It is our job to display something impressive. We take little truths in life and celebrate them by making a spectacle out of songs, lyrics, poetry and human interactions. We present these small miracles in a way that reaches far and wide. We remind our audiences to rejoice in the things that we love. In order to get our message across, we have to magnify the scope of our message. We have to make our impact as large as financially possible. For example, instead of doing a drum solo on stage, it would be so much more impactful if that drum solo took place on a roller coaster that came all the way out into the audience. No drum solo requires a roller coaster, but audiences all over the world would really appreciate the time, effort and manpower that was required to put the drum solo on a roller coaster. In that regard, the spectacle of the drum solo is not real, but the logistics of affording, setting up, rigging, operating, executing, tearing down, packing and transporting a drum roller coaster are real. These logistics require like-minded and motivated people to work together in a seemingly impossible timeframe. There is little time for squabbling over whether it is necessary or not. We present a fantasy world to the fans that need a hint of fantasy. We put on a fabricated performance in the most sincere fashion.

‡‡         Circus Freaks!

I’m kind of a freak. If you look close enough, you might just find that you are, too. We are freaks because of our abnormal motivation to live outside the norm. Few of our parents aspired for us to become vagabond artists. Some of our families would much rather that we were home for kid’s birthdays, holidays and soccer games. We would love to be able to do both, but we have chosen, for one reason or another, that we need to be away during those precious moments. We don’t fit into the norm. We don’t work well in a cubicle. The nine-to-five grind doesn’t suit us. We work longer hours and rarely consider any other option. We are different. We choose to spend extended periods of time in dark rooms with loud music, concrete floors and dangerous amounts of weight hung temporarily over our heads. We do this for the freakish love of the show. We are all different from each other, but we share the common fabric of showmanship. I like to think that our jobs place us in the upper echelon of freakdom.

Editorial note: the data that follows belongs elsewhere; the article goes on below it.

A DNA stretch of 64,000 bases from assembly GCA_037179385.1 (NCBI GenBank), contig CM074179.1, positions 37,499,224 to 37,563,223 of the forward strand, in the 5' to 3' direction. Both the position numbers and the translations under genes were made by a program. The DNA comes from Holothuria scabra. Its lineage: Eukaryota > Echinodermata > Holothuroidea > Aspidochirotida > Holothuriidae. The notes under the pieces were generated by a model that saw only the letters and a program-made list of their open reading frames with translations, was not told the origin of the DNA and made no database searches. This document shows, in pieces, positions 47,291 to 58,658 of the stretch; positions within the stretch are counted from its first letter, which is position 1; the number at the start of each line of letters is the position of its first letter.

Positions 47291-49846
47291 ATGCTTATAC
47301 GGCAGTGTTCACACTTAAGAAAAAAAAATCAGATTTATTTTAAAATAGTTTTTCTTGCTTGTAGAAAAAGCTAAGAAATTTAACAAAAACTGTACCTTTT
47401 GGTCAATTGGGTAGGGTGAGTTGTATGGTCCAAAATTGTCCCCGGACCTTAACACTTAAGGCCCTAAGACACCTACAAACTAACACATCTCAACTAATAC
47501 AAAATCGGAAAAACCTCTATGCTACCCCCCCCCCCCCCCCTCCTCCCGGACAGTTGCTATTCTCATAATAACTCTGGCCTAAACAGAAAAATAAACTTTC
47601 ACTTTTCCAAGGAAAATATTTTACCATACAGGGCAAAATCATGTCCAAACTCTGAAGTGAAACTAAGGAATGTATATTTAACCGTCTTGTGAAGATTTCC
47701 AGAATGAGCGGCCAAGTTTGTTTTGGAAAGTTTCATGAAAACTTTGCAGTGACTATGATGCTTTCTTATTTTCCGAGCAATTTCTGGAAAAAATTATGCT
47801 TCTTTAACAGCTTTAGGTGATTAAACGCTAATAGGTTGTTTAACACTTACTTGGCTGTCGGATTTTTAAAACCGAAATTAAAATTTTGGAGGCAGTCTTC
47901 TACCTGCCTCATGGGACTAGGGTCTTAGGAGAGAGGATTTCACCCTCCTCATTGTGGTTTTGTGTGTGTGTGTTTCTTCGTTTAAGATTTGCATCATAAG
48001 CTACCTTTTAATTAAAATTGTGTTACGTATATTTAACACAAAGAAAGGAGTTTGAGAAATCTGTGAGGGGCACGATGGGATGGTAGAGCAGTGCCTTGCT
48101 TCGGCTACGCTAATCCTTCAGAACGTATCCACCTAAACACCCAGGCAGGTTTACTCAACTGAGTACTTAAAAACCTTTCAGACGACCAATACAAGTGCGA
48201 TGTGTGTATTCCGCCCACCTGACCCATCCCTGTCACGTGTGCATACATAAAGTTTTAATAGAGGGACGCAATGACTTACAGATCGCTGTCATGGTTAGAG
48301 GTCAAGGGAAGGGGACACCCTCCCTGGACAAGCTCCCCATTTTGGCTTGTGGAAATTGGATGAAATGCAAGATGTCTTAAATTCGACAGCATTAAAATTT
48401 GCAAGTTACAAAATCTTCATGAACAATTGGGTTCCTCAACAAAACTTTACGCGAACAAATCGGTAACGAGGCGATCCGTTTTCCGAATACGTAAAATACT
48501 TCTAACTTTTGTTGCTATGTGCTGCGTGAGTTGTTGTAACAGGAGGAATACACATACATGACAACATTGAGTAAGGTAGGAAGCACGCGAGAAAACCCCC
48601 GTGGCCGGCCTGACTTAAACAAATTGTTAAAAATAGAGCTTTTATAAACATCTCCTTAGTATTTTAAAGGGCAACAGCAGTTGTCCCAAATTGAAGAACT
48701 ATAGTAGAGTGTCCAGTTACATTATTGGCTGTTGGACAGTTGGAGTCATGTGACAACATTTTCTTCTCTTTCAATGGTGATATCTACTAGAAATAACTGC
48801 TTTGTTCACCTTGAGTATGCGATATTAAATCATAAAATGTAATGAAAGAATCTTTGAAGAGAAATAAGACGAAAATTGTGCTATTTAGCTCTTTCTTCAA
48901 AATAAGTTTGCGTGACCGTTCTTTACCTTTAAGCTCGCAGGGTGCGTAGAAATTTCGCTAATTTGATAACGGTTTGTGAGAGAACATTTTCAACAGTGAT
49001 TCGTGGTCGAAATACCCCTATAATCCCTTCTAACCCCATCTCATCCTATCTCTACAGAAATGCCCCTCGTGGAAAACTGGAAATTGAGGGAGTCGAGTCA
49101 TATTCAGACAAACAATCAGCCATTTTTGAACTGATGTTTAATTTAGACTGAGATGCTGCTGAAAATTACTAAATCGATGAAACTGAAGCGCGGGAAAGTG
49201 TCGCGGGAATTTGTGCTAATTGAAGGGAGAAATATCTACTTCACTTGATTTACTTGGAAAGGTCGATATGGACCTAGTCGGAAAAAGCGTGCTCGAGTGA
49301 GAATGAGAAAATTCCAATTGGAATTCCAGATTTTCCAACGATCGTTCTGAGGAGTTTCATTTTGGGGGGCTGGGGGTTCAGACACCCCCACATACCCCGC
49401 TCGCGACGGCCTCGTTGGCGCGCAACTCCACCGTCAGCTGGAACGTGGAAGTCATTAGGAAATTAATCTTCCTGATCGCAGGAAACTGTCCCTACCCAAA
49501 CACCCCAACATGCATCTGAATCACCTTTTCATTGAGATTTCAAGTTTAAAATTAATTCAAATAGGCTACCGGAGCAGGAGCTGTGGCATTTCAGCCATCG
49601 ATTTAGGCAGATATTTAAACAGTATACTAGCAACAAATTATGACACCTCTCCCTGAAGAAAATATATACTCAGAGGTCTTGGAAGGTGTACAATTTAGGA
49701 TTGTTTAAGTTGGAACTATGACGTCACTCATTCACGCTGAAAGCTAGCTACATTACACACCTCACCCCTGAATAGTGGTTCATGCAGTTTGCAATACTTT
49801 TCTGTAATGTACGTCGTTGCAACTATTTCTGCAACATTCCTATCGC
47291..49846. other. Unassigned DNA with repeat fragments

‡‡         Put the Freaks to Work

As freakish as that sounds, we have found an entire industry of people who want to do that with us. We have found people in every country that want to join in our cause. We are so fortunate to have found people who want to help us out. We rarely have the luxury of taking time to question their motives. They are here and they want to help. Let’s put them to work. Since we are already willing to accept our freakitude we should also be willing to embrace our need for money. Let’s use our freakish abilities to provide food and shelter for those we love.

‡‡         Safe Haven

We are all accepted in our little niche network. We don’t get offended, scared or jolted like the normal world. We can swear at one another without revolting. We can prank one another without fear of getting reported to HR. We can treat women as the equals that they are. We can lift cases without criticizing each other’s worldview. This makes us feel safe to express ourselves. This provides us the sanctuary to be our true selves within our community.

It is the diversity of our coworkers’ skills and cultural experiences that enable us to tackle everyday challenges innovatively. We believe passionately that every roadie, techie and stagehand can contribute equally, and should be treated equally regardless of age, disability, gender, nationality, race, sexual orientation or religion. We make the world a better place.

 

Illustration by Andy Au